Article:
Two St. Lucian resorts earn environmental recognition

Two resorts in St. Lucia recently earned the Travelife Gold certification for adhering to and promoting safe and environmentally friendly principles. The Anse Chastanet and Jade Mountain resorts earned the certification from the global certifying system, for meeting guidelines in sustainability. The honor is awarded to tourist destinations throughout the world that practice safe conditions and promote green standards, and that is something important for the hospitality industry, said the resort’s executive director.

“Respecting the people, nature, and cultural aspects of St. Lucia and showing guests how it’s done at Anse Chastanet and Jade Mountain was central in achieving Travelife Gold Certification,” said Karolin Troubetzkoy.

Both retreat sites use non-toxic cleaning products, aim to reduce waste, protect nearby shores, and save energy. The pathway to getting the certification is not hard to achieve when a pro-green mindset is already ingrained in the company’s motto, said property manager Carl Hunter.

“We didn’t do an awful lot — but since I’ve been with Nick and Karolin Troubetzkoy, that’s been one of their passions,” he said. “One of the main reasons I love working for them is that they make clear of their passion for all things sustainable.”

In the age of climate change, it is extremely important more than ever to apply safe and sound procedures for the future, said Hunter.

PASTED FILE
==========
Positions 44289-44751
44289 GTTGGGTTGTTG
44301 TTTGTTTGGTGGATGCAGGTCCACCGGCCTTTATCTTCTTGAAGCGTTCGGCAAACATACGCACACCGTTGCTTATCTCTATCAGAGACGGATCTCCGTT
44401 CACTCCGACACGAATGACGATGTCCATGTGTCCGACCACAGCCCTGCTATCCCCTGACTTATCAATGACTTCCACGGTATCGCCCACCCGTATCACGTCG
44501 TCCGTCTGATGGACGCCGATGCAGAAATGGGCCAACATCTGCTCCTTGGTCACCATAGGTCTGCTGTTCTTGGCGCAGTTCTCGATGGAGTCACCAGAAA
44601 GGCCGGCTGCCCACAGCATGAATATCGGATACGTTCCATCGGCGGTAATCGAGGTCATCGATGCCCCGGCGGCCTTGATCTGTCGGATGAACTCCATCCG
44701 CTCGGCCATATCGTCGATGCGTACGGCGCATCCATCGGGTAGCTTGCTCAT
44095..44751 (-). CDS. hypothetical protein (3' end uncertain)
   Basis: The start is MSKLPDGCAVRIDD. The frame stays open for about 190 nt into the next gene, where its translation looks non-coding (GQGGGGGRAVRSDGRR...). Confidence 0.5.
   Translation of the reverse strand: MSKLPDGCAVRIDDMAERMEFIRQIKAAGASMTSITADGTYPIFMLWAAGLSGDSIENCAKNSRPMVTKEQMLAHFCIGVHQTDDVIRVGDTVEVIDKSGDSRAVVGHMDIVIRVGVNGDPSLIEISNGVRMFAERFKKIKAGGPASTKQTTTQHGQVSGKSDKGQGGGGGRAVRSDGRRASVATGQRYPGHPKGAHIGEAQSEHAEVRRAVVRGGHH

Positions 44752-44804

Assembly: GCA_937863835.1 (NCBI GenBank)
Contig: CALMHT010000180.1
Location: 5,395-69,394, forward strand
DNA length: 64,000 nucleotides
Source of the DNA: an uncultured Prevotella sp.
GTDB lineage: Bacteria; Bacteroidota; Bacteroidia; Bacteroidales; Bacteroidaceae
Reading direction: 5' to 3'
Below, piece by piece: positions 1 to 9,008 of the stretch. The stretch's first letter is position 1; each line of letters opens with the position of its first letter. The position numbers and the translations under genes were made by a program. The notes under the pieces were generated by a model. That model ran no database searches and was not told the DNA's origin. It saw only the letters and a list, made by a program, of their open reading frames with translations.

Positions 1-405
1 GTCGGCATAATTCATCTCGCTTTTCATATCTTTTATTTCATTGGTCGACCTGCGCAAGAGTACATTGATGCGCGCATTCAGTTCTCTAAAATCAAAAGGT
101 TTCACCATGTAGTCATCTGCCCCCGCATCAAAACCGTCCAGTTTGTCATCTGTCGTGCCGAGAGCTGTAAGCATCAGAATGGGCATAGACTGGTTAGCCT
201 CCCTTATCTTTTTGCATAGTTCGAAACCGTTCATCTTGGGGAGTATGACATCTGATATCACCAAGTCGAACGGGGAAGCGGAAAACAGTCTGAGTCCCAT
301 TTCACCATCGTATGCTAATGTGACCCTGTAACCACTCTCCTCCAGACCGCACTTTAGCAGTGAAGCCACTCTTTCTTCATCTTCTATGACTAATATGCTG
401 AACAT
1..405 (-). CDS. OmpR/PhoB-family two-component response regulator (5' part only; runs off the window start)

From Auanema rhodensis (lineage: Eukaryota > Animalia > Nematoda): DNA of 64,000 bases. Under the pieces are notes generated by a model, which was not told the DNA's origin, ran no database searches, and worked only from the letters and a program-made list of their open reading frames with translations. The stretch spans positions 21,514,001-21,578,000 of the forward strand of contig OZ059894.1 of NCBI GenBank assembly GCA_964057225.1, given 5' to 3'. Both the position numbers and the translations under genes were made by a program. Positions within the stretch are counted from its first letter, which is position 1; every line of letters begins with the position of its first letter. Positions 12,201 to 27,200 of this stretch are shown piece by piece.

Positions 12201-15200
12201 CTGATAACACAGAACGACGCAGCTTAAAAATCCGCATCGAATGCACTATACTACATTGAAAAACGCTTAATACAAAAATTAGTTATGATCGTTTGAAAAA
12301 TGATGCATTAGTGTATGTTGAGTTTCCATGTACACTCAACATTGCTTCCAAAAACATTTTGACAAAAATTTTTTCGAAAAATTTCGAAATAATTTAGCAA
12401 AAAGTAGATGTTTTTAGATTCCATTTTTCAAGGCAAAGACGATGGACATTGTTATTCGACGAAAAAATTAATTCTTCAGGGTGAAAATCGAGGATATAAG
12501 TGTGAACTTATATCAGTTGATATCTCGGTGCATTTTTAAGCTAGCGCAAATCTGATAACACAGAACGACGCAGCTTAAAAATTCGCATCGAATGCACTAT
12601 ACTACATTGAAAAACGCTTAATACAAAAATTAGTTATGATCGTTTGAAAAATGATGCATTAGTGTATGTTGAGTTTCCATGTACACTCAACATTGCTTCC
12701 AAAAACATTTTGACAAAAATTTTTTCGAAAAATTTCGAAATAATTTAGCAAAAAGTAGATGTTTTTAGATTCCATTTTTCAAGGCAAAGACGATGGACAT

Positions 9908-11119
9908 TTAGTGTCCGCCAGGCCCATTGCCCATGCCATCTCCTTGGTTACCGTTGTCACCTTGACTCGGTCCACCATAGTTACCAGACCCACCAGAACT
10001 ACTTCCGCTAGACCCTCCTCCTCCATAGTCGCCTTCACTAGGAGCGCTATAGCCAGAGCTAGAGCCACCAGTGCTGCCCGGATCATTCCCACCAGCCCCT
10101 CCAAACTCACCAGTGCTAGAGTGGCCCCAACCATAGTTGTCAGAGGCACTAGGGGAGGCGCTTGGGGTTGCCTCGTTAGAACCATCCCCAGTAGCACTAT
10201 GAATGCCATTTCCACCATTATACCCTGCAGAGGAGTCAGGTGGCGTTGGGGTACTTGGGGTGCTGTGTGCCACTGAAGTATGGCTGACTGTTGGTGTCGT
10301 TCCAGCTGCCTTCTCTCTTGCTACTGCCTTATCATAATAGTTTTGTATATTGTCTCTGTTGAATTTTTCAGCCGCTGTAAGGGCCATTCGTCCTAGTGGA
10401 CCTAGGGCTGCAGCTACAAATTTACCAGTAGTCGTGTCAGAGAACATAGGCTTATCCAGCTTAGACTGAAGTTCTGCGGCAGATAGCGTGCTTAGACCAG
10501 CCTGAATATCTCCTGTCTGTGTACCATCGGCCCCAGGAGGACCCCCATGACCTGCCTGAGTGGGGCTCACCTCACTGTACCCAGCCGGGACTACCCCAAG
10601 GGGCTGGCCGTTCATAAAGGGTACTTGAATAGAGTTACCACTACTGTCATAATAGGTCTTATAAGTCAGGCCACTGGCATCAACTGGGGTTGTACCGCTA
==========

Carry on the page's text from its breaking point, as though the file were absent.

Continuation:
“There’s absolutely no denying climate change and the fact that we are a coastal destination, we often think about the impact of climate change on our operations,” he added. “We have a social responsibility not only for the reduction of co2 emissions, but in order to sustain viability for tourism.”

Through their environmentally-conscious mission, the owners are also helping out the local economy. The resorts are able to prioritize St. Lucians and their livelihood, as well as creating a safe environment for them as well.

“We are the largest employer in the community and for each one person we employ, by extension we are probably touching additional people in the community,” said Hunter.

Hunter said one of the ways they continue to be considerate to their community is through implementing foolproof initiatives such as how they access water. At the Jade Mountain Resort in particular, he said a water installation eliminated the need to create another avenue to get water to the locations, reducing the need for a more difficult method.

“We rehabilitated this ancient reservoir and we installed water under the World Health Organization’s guidelines for water, and we utilize that for 100 percent of the resorts’ needs and effectively removed ourselves off grid,” said Hunter.

In addition, he said this process ensured water access to the resorts without negatively affecting the community.

“Not only does this give us a security of water and the ability to sustain ourselves, but it also removes the impact of us insisting on lifting water daily from the community,” said Hunter. “Because in order to get water to us they would have to shut off great sections of the community and otherwise it would be severe.”

Reach reporter Alexandra Simon at (718) 260–8310 or e-mail her at asimo[email protected]